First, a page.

Saturday, July 30, 2016

La Géopolitique des Séries - Dominique Moïsi

Well, yes : 
Interesting ideas. In a nutshell, Moïsi claims the post-9/11 "golden age of TV" reflects an end to hopefulness, and the dawn of a reign of fear and anxiety.

To prove his point, he examines a couple of major TV series and concludes, basically that : 
- 'Game of Thrones' mirrors our fascination and awe for chaos,
- 'Downton Abbey' shows our nostalgia for a more orderly and secure past, 
- 'Homeland' represents America's reactions to terrorism, whereas
- 'House of Cards' sees cynicism triumph over the American Dream.

(Admittedly, none of these theories are exactly groundbreaking.)

However : 
This reads precisely like a French University work : 
- Too long by ca 30%, 
- Could definitely have done with a bit more thinking-through
   (Publish or perish, I know. But it does the writing no good.)
- And that flowery, semi-literary, wannabe-poetic style that drives me absolutely up the wall.

Thursday, July 28, 2016

Breakin' Point - Peter, Bjorn and John

I won't pretend this did not take some getting used to. 
It did. 
But then, if you stop to think about it, so does almost any music worth listening to. 

This I found to be rather unassuming yet clever pop music. 
Definitely worth listening to.


Tuesday, July 26, 2016

WTF with Marc Maron podcast

Maron is extremely productive (over 700 episodes to date) and - I guess - very convincing, since his interviewees hold such prestigious names as Susan Sarandon, William Friedkin, Daniel Radcliffe, Julia Louis-Dreyfus, Keith Richards and Barack Obama, no less.

Sadly, I find it hard to focus on the guests as Maron himself is rather of the obtrusive kind and, to my mind, takes up way too much room for himself. 

If roaring laughter, reiterative 'fucks' and persistent butting-in do not bother you, then by all means, log on to the 'wtfpod' and listen. 

The Louis CK episodes were brilliant. (But then I am beginning to seriously doubt he is capable of anything less.)


Sunday, July 24, 2016

Arthur and the Minimoys - L. Besson 2006

Dear me, I wonder how many times we sat through this with my bambini before they grew too old, and before I came across it on TV the other day?

Gazillions of times, most likely.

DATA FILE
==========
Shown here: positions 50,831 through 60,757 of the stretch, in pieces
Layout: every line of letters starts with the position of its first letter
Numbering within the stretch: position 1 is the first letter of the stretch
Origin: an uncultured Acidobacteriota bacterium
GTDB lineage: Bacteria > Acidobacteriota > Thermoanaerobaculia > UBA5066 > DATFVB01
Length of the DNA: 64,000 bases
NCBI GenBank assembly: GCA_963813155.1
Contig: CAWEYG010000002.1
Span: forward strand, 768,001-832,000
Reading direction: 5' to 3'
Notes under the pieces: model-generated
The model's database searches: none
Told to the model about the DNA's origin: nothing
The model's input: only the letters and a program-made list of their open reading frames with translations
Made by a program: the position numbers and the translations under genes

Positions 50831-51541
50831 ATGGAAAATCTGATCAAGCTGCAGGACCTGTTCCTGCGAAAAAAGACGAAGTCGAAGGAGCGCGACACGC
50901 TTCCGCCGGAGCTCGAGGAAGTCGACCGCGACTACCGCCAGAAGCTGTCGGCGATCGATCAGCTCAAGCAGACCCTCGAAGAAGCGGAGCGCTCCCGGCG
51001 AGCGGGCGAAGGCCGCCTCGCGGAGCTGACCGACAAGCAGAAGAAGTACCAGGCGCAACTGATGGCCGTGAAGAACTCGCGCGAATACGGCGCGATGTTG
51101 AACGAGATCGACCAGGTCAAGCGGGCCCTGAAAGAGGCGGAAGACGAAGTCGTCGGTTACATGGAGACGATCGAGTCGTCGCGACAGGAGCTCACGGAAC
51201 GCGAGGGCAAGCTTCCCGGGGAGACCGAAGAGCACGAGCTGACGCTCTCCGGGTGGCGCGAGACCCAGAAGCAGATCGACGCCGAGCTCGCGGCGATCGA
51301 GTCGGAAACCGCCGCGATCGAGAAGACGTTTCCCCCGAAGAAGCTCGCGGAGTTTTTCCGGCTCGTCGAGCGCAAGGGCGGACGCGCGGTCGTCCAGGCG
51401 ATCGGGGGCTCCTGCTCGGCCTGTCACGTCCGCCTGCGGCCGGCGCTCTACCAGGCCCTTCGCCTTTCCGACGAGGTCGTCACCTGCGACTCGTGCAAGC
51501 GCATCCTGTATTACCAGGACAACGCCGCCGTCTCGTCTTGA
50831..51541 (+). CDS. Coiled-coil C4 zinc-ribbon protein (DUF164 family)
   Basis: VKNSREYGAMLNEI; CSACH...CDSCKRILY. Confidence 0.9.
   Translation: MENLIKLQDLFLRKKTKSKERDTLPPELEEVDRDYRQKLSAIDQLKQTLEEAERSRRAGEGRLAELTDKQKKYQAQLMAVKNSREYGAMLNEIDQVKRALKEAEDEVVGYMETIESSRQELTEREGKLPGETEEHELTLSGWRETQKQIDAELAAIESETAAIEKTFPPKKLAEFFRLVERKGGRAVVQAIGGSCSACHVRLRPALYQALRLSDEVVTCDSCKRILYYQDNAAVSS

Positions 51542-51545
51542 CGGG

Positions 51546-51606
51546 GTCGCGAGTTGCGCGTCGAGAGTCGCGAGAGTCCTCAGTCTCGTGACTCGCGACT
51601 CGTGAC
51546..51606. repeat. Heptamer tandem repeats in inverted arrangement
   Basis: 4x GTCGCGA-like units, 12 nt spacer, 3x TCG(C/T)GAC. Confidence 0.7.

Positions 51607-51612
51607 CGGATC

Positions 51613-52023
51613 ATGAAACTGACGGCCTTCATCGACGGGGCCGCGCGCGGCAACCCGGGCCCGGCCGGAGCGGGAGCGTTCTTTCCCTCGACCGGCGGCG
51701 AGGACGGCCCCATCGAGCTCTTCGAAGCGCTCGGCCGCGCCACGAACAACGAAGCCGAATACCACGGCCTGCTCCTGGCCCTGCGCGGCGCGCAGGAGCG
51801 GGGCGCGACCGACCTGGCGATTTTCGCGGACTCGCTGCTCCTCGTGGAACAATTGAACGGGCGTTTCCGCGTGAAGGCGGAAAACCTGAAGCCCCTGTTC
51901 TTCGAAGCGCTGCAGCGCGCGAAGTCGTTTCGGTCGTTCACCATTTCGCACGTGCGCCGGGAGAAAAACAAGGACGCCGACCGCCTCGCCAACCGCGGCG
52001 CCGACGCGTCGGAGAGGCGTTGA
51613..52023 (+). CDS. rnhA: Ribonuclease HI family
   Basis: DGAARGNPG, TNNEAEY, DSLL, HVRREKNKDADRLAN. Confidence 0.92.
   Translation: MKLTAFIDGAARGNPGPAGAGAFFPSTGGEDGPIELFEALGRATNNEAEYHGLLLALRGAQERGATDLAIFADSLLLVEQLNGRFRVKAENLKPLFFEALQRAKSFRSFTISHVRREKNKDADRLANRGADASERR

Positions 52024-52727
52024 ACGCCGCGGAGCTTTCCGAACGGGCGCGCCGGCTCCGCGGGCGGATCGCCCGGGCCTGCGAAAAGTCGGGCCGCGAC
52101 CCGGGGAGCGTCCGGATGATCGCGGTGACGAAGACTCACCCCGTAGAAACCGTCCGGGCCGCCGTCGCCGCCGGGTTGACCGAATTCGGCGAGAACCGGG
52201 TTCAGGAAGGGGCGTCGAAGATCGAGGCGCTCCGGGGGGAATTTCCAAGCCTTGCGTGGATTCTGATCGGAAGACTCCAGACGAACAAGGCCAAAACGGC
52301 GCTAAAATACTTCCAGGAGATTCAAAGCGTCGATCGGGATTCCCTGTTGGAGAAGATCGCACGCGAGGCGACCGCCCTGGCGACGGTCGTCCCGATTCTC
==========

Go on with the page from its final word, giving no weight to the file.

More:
An updated view : It's a bit long to take off and admittedly not 100% original, but it does sidestep many of the Disney/Pixar/Dreamworks pitfalls, and the dialogue is pleasurably playful. 
All in all, it has aged gracefully.

Friday, July 22, 2016

Greatest Hits - 2Pac

So however much I consider myself a rap-neophyte, I realize I must still have have listened enough to recognize when I hear it :
          a. obvious talent
          b. outdated music.

This was both. Pity he went and got himself shot.


Wednesday, July 20, 2016

Rock the Kasbah - B. Levinson 2015

Certainly, there is a reason why Bill Murray is regarded as a national treasure in his home country. 
That reason becomes obvious in more modest productions like this (and 'Lost in Translation', to which this film is something of a distant wanna-be cousin) where he is given free rein and yet miraculously does not overdo it, although admittedly not always helped by the script.

His out-of-luck rock manager struggles along on an unlikely adventure around Kabul, and even though this involves stereotypes to no end (the kind-hearted hooker, the tough-guy mercenary, the vicious warlord...) and other undeniable flaws, there were also a couple of laughs. 
I kind of enjoyed it.

Monday, July 18, 2016

Stupeur et Tremblements - Amélie Nothomb

'Fear and Trembling' - the directly translated English title - defines the state a mere mortal should find him/herself in when addressing a superior, according to Japanese beliefs.

Nothomb's problem, during her internship at a Japanese firm, is precisely her lack of fear and trembling. A fault no doubt inherent to her inferior, Western nature, according to her closest supervisor, with whom she develops a tempestuous and ambiguous relationship.

This short novel is autobiographical; it depicts Japanese professional life from an outside yet very benevolent point of view and it is particularly well penned.